Refresh this page for updates – scroll down for links to official health information.
- SA now has no active cases of COVID-19
- SA tourism sites reopen
- AFL re-start date confirmed
- Gillard appointed to global health role
- National cabinet decisions today
No active cases in SA
South Australia has no active cases of COVID-19, SA Health reported this afternoon.
The last new case was reported on May 7.
While one person is in hospital recovering from the effects of the virus, Chief Public Health Officer Nicola Spurrier said they weren’t considered to be an active case.
“This is obviously a fantastic milestone for us,” she said.
However, she said South Australians needed to continue to maintain social distancing and hygiene measures as the virus remained a threat internationally, with cases still occurring interstate.
People with even a “touch of a sniffle” should remain at home and get a COVID-19 test.
Spurrier said if we “relaxed completely”, one or two new cases in the future could spread rapidly.
If a second wave occurred, there would be no option but to “shut things down”.
Mt Lofty Botanic Garden, Cleland reopen
Mt Lofty Botanic Garden and other State Government-run tourism sites have reopened to the public, as COVID-19 restrictions are eased following shutdowns.
Cleland Wildlife Park, Adelaide Gaol, Seal Bay and the Naracoorte and Tantanoola Caves have also reopened, but with social distancing measures in place.
Read the full story here.
AFL to resume on June 11
All AFL players will be tested for coronavirus twice a week as the competition resumes on June 11, the league’s chief executive Gillon McLachlan says.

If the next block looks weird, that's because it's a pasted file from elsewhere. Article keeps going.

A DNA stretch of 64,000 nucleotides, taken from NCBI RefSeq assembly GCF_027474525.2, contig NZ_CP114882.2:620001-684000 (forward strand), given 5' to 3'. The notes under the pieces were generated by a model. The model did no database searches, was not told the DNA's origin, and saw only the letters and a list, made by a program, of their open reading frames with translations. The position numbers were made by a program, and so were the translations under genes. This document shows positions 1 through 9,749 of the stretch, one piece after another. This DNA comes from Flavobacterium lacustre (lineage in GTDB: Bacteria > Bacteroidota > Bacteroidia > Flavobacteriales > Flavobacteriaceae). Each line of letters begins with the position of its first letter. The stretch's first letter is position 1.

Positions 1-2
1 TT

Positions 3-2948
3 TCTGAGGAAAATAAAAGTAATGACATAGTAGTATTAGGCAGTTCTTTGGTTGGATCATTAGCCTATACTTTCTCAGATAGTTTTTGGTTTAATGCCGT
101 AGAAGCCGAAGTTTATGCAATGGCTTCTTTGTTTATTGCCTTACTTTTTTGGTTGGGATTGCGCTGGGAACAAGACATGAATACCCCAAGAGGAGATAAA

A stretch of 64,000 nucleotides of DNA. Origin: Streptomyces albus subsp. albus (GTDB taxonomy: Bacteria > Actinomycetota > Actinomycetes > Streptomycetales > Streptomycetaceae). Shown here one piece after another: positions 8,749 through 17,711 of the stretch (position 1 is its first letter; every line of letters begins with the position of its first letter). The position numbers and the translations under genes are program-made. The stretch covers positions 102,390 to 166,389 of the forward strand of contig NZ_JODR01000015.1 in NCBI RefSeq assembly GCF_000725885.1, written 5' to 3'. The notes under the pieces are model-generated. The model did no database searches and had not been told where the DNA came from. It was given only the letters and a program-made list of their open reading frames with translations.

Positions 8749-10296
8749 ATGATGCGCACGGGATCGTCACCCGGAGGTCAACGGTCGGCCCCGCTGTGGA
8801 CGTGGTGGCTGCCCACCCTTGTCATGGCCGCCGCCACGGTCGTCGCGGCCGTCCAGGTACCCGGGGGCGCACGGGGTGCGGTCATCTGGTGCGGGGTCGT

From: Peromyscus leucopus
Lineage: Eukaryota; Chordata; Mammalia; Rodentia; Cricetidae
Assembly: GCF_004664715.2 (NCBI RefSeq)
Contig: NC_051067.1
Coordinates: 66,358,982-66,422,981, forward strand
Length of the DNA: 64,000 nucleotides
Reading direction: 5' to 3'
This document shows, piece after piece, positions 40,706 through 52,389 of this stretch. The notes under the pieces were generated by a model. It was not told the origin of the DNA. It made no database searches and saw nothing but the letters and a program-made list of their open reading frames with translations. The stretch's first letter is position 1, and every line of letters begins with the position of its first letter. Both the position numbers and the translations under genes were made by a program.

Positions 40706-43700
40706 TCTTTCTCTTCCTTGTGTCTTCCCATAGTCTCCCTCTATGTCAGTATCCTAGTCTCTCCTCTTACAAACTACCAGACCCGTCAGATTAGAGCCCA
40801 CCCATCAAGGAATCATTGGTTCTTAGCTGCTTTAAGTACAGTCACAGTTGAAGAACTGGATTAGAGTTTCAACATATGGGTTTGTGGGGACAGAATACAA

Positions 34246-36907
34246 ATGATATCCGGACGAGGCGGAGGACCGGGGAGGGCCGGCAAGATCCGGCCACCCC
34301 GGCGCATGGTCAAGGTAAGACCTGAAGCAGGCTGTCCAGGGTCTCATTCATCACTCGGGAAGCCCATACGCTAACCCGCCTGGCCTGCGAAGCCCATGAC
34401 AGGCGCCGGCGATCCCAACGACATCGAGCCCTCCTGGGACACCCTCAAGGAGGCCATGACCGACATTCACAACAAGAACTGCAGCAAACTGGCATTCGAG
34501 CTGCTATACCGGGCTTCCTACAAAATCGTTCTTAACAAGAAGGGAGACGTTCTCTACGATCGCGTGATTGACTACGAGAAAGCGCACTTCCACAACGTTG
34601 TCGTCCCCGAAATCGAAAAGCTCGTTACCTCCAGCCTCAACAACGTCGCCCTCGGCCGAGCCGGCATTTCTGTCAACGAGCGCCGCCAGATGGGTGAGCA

Players will resume modified training from Monday in groups of up to eight, with full contact training from May 25, McLachlan says.
An initial four-week block of fixtures will be released within 10 days.
Four clubs – West Coast, Fremantle, Adelaide and Port Adelaide – will be based in hubs on Queensland’s Gold Coast for the early part of the season resumption.
“Our 2020 AFL premiership season will resume on Thursday June 11,” McLachlan told reporters in Mebourne on Friday.
“Today is a significant step in getting footy back for everyone … we know as this situation continues to evolve we have to be agile and continue to adapt as necessary.
“Importantly we must not place any burden on the public health system.”
The AFL season – already shortened to 17 rounds – was suspended on March 22 because of the coronavirus pandemic.
McLachlan said all players and football department staff would be tested for COVID-19 twice every week – one test would be held within 24 hours of a club’s weekly main contact training session.
Players would also be subjected to daily health checks by club doctors.
Gillard appointed to global health role
Former prime minister Julia Gillard has been appointed chair of the UK-based Wellcome Trust, one of the world’s largest investors in medical research.
Gillard, who served as prime minister from 2010 to 2013, will take on the new role in April next year.
Gillard said she was honoured by the appointment and had been constantly inspired by the quality and dedication of the research community.
“As the coronavirus pandemic reminds us, science matters to everyone in our interconnected world. We are all indebted to those whose expertise and hard work enables us to be safer and healthier,” she said.
The announcement on Friday comes as the company continues its work on tackling the coronavirus outbreak, with Gillard backing the federal government’s calls for an inquiry into its origins.
“If a major health challenge for the world started anywhere, in any country on earth, then it is good to have a process which enables us to learn every lesson so that we can keep humanity safer for the future,” she told the ABC.